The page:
So it's a complex area in employment law which terminations clauses are valid and which are not and if you talk to many employment lawyers they will give you the advice that you know over ninety percent ninety five percent of the time smart employment law counsel are able to challenge the appropriateness of a specific termination clause, get it thrown out and then have their client get some reasonable notice.if you are unclear if you're unsure you want to talk to an employment lawyer so you understand your rights because what is at stake is a significant amount of money.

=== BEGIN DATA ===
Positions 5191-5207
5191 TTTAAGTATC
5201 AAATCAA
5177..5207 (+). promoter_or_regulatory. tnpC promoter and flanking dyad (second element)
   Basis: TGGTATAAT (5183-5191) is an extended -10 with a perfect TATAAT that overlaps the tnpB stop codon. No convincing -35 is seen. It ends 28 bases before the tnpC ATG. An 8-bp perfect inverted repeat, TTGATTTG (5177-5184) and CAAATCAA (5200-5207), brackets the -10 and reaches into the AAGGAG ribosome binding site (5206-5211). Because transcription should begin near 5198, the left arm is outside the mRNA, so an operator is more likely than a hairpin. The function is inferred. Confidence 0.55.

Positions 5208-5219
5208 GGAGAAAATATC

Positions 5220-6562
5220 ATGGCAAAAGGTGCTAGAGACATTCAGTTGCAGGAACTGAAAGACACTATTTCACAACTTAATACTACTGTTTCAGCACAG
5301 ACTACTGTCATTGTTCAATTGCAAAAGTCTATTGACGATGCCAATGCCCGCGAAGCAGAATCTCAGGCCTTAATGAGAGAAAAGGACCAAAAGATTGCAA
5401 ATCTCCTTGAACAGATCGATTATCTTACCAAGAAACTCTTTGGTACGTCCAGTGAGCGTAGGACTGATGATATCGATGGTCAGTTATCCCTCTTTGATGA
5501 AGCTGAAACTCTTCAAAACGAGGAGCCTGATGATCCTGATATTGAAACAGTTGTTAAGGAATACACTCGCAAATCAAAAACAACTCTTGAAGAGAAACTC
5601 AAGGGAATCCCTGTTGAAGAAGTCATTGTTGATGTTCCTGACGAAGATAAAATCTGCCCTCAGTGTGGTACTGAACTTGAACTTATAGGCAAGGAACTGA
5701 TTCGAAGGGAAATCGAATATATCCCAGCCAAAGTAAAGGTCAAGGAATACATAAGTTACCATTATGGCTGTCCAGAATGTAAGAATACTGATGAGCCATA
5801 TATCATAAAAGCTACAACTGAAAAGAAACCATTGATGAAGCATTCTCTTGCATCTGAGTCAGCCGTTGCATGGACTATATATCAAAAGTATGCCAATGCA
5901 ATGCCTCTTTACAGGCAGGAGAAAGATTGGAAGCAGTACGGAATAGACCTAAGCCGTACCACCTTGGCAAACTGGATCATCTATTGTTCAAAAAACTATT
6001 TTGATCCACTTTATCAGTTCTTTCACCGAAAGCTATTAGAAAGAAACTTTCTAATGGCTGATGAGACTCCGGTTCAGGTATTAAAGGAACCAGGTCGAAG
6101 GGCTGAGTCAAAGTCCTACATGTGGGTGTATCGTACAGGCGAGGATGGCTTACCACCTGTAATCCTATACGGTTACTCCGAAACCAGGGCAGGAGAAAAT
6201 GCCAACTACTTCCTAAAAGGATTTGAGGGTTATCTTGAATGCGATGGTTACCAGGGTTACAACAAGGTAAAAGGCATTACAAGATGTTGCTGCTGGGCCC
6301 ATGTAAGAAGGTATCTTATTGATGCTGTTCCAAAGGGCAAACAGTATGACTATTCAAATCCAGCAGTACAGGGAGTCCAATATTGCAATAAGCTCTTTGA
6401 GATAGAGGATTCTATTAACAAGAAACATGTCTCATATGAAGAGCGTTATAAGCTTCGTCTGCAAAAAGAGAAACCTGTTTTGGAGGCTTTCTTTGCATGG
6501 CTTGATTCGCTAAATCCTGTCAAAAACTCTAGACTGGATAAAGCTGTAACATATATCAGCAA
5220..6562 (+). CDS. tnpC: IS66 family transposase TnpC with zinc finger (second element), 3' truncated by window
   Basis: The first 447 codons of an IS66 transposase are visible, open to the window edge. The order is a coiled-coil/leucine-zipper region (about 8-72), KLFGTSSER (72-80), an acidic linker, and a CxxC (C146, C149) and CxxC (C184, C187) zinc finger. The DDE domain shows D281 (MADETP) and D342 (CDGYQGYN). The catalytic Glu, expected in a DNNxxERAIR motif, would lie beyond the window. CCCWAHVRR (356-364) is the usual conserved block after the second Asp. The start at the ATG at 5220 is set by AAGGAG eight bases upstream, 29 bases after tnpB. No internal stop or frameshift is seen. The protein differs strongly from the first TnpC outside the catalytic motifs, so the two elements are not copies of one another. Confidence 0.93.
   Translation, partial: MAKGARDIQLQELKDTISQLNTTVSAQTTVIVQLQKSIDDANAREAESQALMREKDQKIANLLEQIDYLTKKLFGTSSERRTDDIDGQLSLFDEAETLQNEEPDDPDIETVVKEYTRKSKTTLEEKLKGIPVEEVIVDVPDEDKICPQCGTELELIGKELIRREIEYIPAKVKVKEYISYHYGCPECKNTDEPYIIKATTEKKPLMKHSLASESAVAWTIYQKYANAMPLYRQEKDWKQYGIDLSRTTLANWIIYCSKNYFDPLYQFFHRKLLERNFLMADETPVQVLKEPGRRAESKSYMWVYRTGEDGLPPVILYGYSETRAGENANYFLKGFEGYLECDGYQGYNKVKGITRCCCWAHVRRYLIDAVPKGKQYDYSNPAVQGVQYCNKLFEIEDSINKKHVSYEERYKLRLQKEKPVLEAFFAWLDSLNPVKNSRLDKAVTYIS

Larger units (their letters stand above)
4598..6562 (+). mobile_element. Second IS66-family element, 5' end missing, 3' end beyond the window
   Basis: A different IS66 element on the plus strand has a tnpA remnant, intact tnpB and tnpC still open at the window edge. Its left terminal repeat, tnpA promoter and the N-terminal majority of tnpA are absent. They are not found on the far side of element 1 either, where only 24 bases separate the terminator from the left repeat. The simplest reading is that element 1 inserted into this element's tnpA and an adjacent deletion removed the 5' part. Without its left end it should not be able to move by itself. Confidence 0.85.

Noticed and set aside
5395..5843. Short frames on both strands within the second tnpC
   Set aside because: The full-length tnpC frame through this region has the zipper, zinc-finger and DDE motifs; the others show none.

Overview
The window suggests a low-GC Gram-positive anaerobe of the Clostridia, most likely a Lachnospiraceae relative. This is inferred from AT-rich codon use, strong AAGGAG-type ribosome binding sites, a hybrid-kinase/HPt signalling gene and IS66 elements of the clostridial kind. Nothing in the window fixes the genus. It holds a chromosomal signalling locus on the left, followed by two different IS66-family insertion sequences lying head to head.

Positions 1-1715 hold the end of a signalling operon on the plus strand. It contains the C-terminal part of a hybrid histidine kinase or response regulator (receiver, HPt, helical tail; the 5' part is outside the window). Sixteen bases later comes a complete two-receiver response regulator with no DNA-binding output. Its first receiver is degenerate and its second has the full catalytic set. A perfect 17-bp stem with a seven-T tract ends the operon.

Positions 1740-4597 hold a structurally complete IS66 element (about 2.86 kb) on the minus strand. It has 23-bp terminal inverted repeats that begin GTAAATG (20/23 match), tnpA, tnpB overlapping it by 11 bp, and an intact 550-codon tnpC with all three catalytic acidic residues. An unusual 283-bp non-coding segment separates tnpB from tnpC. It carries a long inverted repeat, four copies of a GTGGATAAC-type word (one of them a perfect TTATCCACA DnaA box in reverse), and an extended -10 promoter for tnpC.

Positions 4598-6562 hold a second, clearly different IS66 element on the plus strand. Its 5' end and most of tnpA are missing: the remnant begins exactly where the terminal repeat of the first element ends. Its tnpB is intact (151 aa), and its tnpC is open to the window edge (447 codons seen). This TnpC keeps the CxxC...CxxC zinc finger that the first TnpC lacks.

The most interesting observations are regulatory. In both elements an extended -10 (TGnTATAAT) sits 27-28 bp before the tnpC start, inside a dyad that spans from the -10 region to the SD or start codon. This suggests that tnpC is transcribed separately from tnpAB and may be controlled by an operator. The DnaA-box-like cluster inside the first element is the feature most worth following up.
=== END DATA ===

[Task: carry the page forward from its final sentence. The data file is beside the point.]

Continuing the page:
So those are two things that you want to keep in mind and hopefully this gives you some understanding of what is common the reasonable notice and we will have many more lectures. If something is unclear or you want something elaborated upon by all means reaches out to us, write to us in the comments and will be happy to cover that in future lectures. Thank you for watching.